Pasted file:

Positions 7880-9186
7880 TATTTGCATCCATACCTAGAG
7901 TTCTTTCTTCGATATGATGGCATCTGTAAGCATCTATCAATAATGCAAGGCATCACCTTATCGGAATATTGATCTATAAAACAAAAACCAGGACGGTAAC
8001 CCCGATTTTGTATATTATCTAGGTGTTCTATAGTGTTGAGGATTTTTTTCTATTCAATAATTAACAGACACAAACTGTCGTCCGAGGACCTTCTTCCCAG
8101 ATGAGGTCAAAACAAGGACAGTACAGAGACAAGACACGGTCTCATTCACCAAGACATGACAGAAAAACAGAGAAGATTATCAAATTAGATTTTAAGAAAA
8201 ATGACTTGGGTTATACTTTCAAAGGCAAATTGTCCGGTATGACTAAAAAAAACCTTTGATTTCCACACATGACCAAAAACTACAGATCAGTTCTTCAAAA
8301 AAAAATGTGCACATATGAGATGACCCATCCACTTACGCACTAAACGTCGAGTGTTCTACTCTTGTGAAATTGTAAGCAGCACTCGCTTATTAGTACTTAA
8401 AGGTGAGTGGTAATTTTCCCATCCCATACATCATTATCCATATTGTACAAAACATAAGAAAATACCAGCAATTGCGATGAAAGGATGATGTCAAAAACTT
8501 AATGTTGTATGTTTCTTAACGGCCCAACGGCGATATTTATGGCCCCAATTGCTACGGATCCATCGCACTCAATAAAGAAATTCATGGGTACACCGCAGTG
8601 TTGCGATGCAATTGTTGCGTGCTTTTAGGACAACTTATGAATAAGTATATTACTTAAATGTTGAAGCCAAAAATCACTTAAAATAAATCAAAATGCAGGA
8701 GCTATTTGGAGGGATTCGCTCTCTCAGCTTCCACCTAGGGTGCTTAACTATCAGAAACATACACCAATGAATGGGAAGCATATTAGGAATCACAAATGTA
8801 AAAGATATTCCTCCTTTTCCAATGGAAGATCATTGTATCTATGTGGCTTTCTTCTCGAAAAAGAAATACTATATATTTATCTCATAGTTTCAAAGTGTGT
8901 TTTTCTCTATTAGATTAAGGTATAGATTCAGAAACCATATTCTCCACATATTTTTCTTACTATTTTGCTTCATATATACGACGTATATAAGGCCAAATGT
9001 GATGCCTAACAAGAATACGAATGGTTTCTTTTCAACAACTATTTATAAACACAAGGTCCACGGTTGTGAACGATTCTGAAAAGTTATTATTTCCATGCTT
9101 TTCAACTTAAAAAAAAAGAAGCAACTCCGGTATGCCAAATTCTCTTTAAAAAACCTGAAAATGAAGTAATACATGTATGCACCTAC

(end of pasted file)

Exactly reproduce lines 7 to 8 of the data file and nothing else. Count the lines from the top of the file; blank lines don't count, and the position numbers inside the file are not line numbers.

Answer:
8301 AAAAATGTGCACATATGAGATGACCCATCCACTTACGCACTAAACGTCGAGTGTTCTACTCTTGTGAAATTGTAAGCAGCACTCGCTTATTAGTACTTAA
8401 AGGTGAGTGGTAATTTTCCCATCCCATACATCATTATCCATATTGTACAAAACATAAGAAAATACCAGCAATTGCGATGAAAGGATGATGTCAAAAACTT